Alerts to AED responders in 230 neighborhoods were suspended for at least a week, possibly due to paperwork, until they were restored Tuesday afternoon.
That means volunteer first responders could not be notified if someone in their neighborhood was having a heart attack. They are trained to use AEDs (Automatic External Defibrillators) to restart or stabilize a person’s heartbeat before an ambulance arrives.
AED coordinators were not given prior notice that the system was shutting down.
Coupled with long response times on some recent calls by Sumter County’s private ambulance service, the shutdown of the AED response system temporarily removed another layer of emergency medical protection for Villagers in Sumter County.
Villages Fire Chief Edmund Cain announced that the alerts were restored as of Tuesday afternoon through Ready Alert, a Seminole-based company that relays the alerts by phone to AED volunteers in their neighborhoods.
“The cardiac arrest alerts sent by Ready Alert have resumed normal operations,” Cain wrote in a memo to AED coordinators. “You and your groups/responders are currently receiving the cardiac arrest alerts via Ready Alert in the same manner as you have previously.”
Another April 29 memo from Cain revealed that the AED alert system was shut down due to “technical issues” that prevented 911 dispatchers from passing the medical alerts to Ready Alert.
“We are working diligently with Sumter County and our vendors on a prompt resolution of this issue,” Cain wrote last week.
Ready Alert receives medical alerts from American Medical Response (AMR) dispatchers. AMR is a private company that provides ambulance service in Sumter County and handles emergency medical services dispatching.
Gail Lazenby, a retired Villages Public Safety fire captain who is credited with founding the AED program, said he was told the system was shut down due to paperwork.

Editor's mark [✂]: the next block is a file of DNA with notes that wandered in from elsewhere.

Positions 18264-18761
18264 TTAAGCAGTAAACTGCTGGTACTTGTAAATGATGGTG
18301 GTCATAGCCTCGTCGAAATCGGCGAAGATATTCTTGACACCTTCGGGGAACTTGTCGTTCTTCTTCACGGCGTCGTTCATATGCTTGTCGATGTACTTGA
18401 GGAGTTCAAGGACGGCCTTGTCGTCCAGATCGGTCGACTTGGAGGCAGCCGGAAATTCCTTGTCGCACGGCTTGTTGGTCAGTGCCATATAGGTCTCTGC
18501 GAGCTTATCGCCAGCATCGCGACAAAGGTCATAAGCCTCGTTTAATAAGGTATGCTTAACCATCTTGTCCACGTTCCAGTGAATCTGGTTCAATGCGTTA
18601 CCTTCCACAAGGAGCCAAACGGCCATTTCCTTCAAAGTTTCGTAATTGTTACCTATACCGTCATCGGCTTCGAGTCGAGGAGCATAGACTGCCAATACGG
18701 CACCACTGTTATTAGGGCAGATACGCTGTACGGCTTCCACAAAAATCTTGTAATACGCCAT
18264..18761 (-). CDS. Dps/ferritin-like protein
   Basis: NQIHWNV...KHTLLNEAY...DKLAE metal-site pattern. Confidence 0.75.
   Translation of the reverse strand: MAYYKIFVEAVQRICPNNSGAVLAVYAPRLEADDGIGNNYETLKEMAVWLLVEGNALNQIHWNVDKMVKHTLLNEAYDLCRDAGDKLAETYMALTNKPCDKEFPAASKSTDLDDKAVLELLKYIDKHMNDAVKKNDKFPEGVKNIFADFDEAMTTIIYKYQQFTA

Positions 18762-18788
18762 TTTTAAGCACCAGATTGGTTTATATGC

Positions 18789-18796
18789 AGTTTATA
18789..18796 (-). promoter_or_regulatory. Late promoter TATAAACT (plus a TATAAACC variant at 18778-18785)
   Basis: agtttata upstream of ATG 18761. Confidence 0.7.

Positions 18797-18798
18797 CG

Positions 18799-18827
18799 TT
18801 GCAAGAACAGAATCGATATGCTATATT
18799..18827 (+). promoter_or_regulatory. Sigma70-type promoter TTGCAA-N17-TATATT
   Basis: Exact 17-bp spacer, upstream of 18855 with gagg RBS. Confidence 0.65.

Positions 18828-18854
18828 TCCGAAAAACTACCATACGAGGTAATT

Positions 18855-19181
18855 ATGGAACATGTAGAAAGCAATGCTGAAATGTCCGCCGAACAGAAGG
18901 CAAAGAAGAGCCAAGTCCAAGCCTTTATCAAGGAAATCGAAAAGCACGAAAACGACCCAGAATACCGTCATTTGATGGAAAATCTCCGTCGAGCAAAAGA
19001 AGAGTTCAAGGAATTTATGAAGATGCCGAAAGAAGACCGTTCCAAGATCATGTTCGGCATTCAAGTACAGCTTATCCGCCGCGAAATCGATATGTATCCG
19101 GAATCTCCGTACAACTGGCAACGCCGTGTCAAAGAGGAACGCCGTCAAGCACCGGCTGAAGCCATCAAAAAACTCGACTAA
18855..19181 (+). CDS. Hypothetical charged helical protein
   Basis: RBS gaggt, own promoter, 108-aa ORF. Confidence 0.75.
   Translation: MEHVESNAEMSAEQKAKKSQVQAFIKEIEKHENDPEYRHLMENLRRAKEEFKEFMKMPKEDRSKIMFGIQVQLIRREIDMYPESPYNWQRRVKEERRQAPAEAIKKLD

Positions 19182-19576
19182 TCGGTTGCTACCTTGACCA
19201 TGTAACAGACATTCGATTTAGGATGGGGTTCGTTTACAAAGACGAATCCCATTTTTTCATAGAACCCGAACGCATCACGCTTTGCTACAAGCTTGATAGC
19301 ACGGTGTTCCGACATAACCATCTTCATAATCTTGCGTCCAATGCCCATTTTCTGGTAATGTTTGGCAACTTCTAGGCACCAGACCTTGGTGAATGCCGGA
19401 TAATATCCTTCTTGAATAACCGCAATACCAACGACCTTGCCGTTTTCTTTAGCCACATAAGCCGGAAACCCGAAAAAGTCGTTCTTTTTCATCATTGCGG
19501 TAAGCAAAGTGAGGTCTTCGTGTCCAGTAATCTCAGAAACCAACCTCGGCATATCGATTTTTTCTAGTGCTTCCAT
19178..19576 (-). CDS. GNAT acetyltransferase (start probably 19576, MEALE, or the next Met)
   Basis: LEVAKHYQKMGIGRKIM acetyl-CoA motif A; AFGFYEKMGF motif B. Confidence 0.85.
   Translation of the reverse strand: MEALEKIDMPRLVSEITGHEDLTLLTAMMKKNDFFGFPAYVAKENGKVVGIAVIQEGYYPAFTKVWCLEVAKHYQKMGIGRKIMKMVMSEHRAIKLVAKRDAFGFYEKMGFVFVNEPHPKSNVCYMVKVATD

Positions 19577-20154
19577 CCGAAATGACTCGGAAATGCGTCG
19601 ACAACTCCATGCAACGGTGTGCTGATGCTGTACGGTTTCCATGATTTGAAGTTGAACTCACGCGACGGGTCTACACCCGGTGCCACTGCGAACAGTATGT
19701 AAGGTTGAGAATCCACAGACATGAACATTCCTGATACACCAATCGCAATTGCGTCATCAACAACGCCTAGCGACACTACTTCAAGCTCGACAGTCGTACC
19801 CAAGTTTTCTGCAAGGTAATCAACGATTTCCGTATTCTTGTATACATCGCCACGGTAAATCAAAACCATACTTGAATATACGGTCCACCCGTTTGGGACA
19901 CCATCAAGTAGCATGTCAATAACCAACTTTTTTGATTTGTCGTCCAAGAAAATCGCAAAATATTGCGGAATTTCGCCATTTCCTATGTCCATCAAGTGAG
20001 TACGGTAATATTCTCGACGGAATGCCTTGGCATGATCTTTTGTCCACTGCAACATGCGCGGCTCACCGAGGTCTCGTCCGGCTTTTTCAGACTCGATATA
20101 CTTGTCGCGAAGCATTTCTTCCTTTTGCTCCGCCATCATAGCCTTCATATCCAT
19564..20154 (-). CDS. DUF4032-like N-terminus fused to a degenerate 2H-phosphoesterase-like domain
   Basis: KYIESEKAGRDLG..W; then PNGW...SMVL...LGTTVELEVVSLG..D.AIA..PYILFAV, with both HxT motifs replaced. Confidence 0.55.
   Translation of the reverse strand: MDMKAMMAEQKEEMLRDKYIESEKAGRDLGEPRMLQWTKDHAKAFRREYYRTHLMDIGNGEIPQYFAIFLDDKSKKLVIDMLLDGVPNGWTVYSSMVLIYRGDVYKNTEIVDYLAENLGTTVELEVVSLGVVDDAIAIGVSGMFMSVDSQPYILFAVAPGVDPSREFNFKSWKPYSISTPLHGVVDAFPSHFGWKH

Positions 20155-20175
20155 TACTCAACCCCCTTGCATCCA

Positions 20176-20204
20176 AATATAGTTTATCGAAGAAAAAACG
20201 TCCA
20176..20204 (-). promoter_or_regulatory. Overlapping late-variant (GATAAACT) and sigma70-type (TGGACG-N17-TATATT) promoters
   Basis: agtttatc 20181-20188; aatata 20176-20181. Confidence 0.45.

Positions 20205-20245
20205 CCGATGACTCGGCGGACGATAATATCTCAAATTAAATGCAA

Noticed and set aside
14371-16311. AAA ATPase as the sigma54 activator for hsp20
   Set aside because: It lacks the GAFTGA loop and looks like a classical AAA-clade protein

He said the county apparently stopped the alerts due to the lack of a written agreement, or memorandum of understanding, between the county and Ready Alert.
Lazenby said Ready Alert has been involved with the program for eight or nine years without a written agreement and he is unaware of any lawsuits or legal jeopardy faced by the county over the program that would prompt a change.
“The AED program works,” Lazenby said.
He said shutting down the AED alerts along with poor response times on some ambulance calls could give The Villages a bad reputation for emergency medical service, which should concern the Developer.
Charlene Griffin, an AED coordinator in the Village of Tamarind Grove, said coordinators were not informed before the alert system was shut down. She said the shutdown lasted about three weeks.
“Without Dispatch notifying Ready Alert, all our efforts are worthless,” she said. “To shut the alert system down without even notifying us is breaking the implied promise Public Safety made to the neighborhoods when they encouraged us to enroll in the program.”
Griffin said AED volunteers have been recruited and trained in all 230 neighborhoods. Donations from neighbors have been used to maintain the AEDs and pay Ready Alert for their system.
“Our neighbors have given us money with the understanding that, if they suffer a heart attack, our responders will arrive before EMS, thus increasing their likelihood of survival,” she said.